Student Resources

Here's a step-by-step collection of videos that demonstrate how you can complete your GENI-ACT annotation assignments.

There's also a companion Training Manual by Dr. Stephen Koury that you can access here.  It will help you complete the GENI-ACT tasks.

Background and Getting Started

In order to participate in your instructor's GENI-ACT assignment, you'll need to make an account.  By doing so, you'll be in the instructor's roster and he or she can create assignments for you to complete.

Before you create your account, be sure to get your Class Token.  This will be provided by your instructor through an email or posted on your class Learning Management System (Moodle, BlackBoard, or other website).

Go to http://geni-act.org and set up your account.  The video below walks you through the process (although you can probably figure it out for yourself!).  There's also a great guide regarding Background Information about gene annotation and GENI, and Getting Started with GENI.  It is in Dropbox (you don't need an account in Dropbox to get these, but it's handy free cloud storage.)  The guide can be downloaded here.



Module 1:  Basic Information

There's a great guide regarding Basic Information about your geneIt is in Dropbox (you don't need an account in Dropbox to get these, but it's handy free cloud storage.)  The guide can be downloaded here.


Module 2:  Sequence Based Similarity

There's a great guide regarding how to use the nucleotide sequence of your gene to compare it with other well-studied genes in databases.  Similar sequences can give good insight into what your gene does.  The guide is in Dropbox (you don't need an account in Dropbox to get these, but it's handy free cloud storage.)  The guide can be downloaded here.


Module 3:  Structure Based Similarity

There's a great guide regarding how the predicted amino acid sequence sets up the structure of the polypeptide.  Well-studied genes with similar structure might have good clues as to what the gene your working on does.  This guide is in Dropbox (you don't need an account in Dropbox to get these, but it's handy free cloud storage.)  The guide can be downloaded here.


Module 4:  Cellular Localization

There's a great guide regarding how to determine where the protein from your gene is likely to appear in the cell.  This guide is in Dropbox (you don't need an account in Dropbox to get these, but it's handy free cloud storage.)  The guide can be downloaded here.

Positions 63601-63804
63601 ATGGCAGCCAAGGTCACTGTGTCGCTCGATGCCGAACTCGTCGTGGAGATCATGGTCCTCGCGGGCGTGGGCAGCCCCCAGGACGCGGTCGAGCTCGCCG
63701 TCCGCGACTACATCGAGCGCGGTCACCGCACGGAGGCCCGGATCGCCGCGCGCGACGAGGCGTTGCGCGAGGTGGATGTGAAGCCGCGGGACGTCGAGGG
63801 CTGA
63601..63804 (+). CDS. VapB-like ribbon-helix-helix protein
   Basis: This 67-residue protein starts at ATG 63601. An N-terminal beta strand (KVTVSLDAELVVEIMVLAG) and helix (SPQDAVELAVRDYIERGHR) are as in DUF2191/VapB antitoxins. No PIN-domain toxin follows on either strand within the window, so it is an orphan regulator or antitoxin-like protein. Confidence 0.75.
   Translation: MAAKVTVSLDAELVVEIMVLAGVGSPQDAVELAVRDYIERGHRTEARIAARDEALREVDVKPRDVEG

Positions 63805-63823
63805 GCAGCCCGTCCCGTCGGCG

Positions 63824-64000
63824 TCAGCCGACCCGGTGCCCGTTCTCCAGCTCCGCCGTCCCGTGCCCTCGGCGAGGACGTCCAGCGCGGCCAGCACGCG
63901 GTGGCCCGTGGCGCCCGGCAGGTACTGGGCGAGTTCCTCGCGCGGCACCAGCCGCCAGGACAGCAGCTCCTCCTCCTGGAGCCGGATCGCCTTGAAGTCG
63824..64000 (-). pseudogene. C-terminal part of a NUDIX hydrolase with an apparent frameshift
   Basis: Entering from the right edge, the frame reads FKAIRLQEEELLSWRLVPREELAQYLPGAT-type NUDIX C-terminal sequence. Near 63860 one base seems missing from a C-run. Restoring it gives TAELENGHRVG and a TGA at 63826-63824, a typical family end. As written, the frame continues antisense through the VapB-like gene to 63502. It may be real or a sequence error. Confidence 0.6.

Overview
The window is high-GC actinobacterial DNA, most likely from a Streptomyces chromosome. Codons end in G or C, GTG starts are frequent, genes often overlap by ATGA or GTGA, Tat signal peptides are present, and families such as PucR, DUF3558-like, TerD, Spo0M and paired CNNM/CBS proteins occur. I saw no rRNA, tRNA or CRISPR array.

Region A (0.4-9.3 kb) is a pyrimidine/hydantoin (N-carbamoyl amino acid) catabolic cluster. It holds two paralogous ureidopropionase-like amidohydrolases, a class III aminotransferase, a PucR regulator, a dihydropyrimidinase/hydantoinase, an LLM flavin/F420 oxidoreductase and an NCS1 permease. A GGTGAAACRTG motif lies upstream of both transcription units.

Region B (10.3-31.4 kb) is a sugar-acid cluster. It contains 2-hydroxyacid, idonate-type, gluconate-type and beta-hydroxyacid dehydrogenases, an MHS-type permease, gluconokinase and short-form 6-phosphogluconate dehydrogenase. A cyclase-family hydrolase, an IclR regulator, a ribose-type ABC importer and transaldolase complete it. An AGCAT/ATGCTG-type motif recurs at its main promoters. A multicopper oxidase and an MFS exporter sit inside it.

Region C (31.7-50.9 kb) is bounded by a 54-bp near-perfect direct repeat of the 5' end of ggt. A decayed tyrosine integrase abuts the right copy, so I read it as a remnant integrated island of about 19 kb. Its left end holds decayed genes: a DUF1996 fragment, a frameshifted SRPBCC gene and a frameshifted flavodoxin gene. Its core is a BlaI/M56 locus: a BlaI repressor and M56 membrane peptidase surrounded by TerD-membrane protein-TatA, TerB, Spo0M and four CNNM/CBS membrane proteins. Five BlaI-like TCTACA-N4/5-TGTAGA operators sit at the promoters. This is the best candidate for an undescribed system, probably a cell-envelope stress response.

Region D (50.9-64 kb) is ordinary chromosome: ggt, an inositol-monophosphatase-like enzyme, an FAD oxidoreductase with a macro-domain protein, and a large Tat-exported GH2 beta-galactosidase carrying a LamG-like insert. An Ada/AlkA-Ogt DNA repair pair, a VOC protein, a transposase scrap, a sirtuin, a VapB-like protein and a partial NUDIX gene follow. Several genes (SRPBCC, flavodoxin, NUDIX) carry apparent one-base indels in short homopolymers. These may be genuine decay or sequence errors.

Module 5:  Alternative Open Reading Frames

There's a great guide regarding how to ensure that the automated gene annotator that identified the gene you're working on chose the proper start location for translation.  The guide is in Dropbox (you don't need an account in Dropbox to get these, but it's handy free cloud storage.)  The guide can be downloaded here.

Module 6:  Enzymatic Function

Not all proteins are enzymes - but many are!  You can use databases of biochemical pathways (such as KEGG) to look for a particular enzyme that may or not be in the genome of the organism you're studying.  The guide for this is in Dropbox (you don't need an account in Dropbox to get these, but it's handy free cloud storage.)  The guide can be downloaded here.

Module 7:  Duplication and Degradation

Evolution is driven by changes in genes.  Sometimes genes are inadvertently duplicated during replication.  This provides an "extra copy" that is free to vary through mutation, sometimes providing extended function.  A good example is the family of hemoglobin genes in mammals.  Members of a family which arose through duplication can also mutate and lose function.  This module lets you explore these scenarios.  The guide for this is in Dropbox (you don't need an account in Dropbox to get these, but it's handy free cloud storage.)  The guide can be downloaded here.


Module 8:  Horizontal Gene Transfer

Genes aren't as fixed as you might think.  It's possible that an organism can pick up genes from a completely species.   You can test if the gene you're working on might have some interesting ancestral connections.   The guide for this is in Dropbox (you don't need an account in Dropbox to get these, but it's handy free cloud storage.)  The guide can be downloaded here.


Module 9:  RNA

Final Annotation

To finish things up are these two topics.  Module 9 explores the RNA that your gene makes, and there's a very short finale regarding to annotations.   The guide for this is in Dropbox (you don't need an account in Dropbox to get these, but it's handy free cloud storage.)  The guide can be downloaded here.




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